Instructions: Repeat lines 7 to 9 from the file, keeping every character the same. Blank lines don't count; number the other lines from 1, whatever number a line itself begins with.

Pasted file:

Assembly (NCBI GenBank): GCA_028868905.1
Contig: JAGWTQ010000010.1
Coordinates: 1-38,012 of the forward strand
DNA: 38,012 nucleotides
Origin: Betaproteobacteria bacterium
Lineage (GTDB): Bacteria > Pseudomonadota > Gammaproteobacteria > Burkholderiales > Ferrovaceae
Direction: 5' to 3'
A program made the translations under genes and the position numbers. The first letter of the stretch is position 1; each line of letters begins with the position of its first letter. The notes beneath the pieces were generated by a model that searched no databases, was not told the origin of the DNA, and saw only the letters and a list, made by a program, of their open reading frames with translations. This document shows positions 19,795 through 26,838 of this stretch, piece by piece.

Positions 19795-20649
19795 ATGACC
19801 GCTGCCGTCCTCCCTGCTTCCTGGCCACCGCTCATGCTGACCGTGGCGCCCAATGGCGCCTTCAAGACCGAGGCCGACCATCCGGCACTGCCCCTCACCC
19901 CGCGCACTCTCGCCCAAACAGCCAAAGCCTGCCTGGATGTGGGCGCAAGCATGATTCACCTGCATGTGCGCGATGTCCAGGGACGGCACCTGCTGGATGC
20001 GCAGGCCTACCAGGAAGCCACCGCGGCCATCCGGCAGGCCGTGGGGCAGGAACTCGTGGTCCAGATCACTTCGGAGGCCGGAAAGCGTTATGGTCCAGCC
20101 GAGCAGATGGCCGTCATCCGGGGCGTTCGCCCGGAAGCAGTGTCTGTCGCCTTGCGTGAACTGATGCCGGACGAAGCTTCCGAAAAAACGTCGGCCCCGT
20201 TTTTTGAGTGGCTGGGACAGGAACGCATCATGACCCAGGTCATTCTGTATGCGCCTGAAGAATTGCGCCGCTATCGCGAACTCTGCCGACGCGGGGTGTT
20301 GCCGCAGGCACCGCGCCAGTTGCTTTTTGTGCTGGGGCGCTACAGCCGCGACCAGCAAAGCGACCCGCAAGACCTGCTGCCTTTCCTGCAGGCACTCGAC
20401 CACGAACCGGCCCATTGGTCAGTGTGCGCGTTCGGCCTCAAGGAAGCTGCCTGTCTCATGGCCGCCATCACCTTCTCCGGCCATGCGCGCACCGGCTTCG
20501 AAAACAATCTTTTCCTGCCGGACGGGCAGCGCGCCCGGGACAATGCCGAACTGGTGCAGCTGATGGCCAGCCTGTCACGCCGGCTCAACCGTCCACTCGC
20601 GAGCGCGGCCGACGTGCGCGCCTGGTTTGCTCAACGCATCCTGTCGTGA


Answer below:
Direction: 5' to 3'
A program made the translations under genes and the position numbers. The first letter of the stretch is position 1; each line of letters begins with the position of its first letter. The notes beneath the pieces were generated by a model that searched no databases, was not told the origin of the DNA, and saw only the letters and a list, made by a program, of their open reading frames with translations. This document shows positions 19,795 through 26,838 of this stretch, piece by piece.

Positions 19795-20649